Posted by schnolis on July 15th, 2009 filed in Reviews

CheriI’m not a believer in the idealized romantic notion that everyone has one perfect love. People (and characters in films) that believe this to be true are simply selling themselves short. It’s a kind of emotional laziness that isn’t backed by everyday, real world evidence. Plenty of people love and love again, whether after divorce or death, and make the best of it. We love all our children, and parents, and some friends, and our lives are richer for it. Cheri makes this precept central to its story, which restricts my ability to empathize or understand it.

Cheri (Rupert Friend) is a young man not quite 20 years of age. He was born to a very successful prostitute., Madme Peloux (Kathy Bates). He was a relatively normal child but into adulthood became more confused and angry. Ultimately he is eventually taken in by Lea de Lonval (Michell Pfeiffer), also a prostitute, and many years older. The women have done very for themselves, but are social outcasts in an era and culture where it mattered more. Cheri is drawn to Lea’s kindness, and the two become romantically involved despite the difference in age. She takes care of him, trying to draw him out of his petulent shell while instructing him on societal ways. But when Madame Peloux arranges a marriage with (you guessed it) another prostitute’s daughter, the six year arrangement with Lea must come to an end. This sends Cheri and Lea into depressive states, though neither is willing to refuse the arrangement. They don’t acknowledge to themselves or each other the love they feel connecting them; instead they perfunctorily live their livers, all the while harboring desires to be back with their old lover.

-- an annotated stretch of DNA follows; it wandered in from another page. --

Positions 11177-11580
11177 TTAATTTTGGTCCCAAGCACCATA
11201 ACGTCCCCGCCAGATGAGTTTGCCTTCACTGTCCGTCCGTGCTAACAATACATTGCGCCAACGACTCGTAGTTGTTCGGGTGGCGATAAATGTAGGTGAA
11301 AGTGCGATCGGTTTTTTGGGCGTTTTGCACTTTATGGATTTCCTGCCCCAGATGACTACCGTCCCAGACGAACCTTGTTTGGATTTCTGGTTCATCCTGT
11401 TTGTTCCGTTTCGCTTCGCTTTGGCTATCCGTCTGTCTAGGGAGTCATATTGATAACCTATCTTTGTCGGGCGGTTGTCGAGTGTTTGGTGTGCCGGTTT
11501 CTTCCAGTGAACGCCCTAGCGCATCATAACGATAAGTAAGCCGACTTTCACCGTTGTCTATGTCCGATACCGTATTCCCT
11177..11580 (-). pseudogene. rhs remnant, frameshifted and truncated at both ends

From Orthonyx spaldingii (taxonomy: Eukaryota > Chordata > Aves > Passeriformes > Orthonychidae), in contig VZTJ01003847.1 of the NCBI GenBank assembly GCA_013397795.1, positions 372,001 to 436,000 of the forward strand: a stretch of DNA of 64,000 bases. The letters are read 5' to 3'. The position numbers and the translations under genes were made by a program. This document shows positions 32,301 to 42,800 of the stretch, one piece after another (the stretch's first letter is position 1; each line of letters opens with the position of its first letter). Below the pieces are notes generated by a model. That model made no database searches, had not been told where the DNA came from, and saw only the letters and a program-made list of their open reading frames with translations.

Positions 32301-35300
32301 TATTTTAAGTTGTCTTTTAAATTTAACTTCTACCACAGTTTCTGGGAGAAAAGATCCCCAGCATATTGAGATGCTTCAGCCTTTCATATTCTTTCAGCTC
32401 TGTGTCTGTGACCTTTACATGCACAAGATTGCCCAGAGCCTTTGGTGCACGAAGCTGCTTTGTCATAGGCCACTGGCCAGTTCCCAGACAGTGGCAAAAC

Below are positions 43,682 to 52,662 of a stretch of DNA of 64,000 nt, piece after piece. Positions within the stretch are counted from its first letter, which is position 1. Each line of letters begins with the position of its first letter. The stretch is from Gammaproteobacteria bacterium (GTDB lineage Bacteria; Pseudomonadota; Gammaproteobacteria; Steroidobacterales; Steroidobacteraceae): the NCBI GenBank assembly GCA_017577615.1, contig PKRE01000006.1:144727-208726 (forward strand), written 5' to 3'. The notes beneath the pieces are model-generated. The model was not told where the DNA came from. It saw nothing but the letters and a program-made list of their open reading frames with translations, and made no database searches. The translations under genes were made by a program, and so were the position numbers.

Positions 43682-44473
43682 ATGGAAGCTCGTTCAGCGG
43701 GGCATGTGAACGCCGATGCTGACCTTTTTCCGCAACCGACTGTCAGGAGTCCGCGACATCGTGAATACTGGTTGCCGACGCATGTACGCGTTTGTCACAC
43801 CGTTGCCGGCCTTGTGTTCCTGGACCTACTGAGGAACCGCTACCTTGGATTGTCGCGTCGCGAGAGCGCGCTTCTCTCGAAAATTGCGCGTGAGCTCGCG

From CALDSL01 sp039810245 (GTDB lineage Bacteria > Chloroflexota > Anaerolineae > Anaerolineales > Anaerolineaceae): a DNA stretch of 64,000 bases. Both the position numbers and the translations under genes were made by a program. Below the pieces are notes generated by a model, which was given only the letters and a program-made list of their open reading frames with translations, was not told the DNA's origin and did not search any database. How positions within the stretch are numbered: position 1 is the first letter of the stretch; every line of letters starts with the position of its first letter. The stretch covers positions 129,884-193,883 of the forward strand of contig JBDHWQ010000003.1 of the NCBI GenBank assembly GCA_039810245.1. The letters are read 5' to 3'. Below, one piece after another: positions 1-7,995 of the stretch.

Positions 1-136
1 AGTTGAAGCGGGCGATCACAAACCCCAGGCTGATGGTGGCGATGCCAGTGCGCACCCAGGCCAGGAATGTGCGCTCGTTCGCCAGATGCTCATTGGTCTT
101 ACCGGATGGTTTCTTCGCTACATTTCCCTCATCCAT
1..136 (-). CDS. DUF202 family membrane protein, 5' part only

One frustrating fault with this film is the way information is presented. The realizations aren’t shown to us by the actions of characters themselves. We’re instructed via a third-party audio overdub of the rudimentary foundations of the culture, and in the end of Cheri’s ultimate despair and suicide. It never fails to astonish me that film makers can’t be bothered to show us viewers a story and allow us to come to our own conclusions. We’re capable of understanding the complexities of love and despair without direct explanation, and deducing what led to actions the performers made. I found myself asking why I should care about any of them? The ridiculously overvalued Victorian sensibilities coupled with the faulty one-true love premise combined in Cheri for an exasperated experience, quite distant from any form of enjoyment.

What I liked: Some of the dialog was interesting, and the costumes extravagant. The performances of Michelle Pfeiffer and Rupert Friend were fine by themselves, but the deplorable characters and the uninteresting story diminished any appreciation. It’s always amazing to see the incredible castles and estates the excessively wealthy people in the world inhabit.

What I disliked: The overdubbed narration was annoying. There was some information provided about the history of courtesans and their rise in popularity in history, but was otherwise strange in so far as it appeared early in the film but disappeared until the very end. I got the impression it was added late to the mix to explain certain points that failed to get adequate descriptions in the film. The characters weren’t likable, and not because of their being prostitutes. I wanted to like the characters, but how could I when they never acted worthy of care?

Rating: 3 of 10

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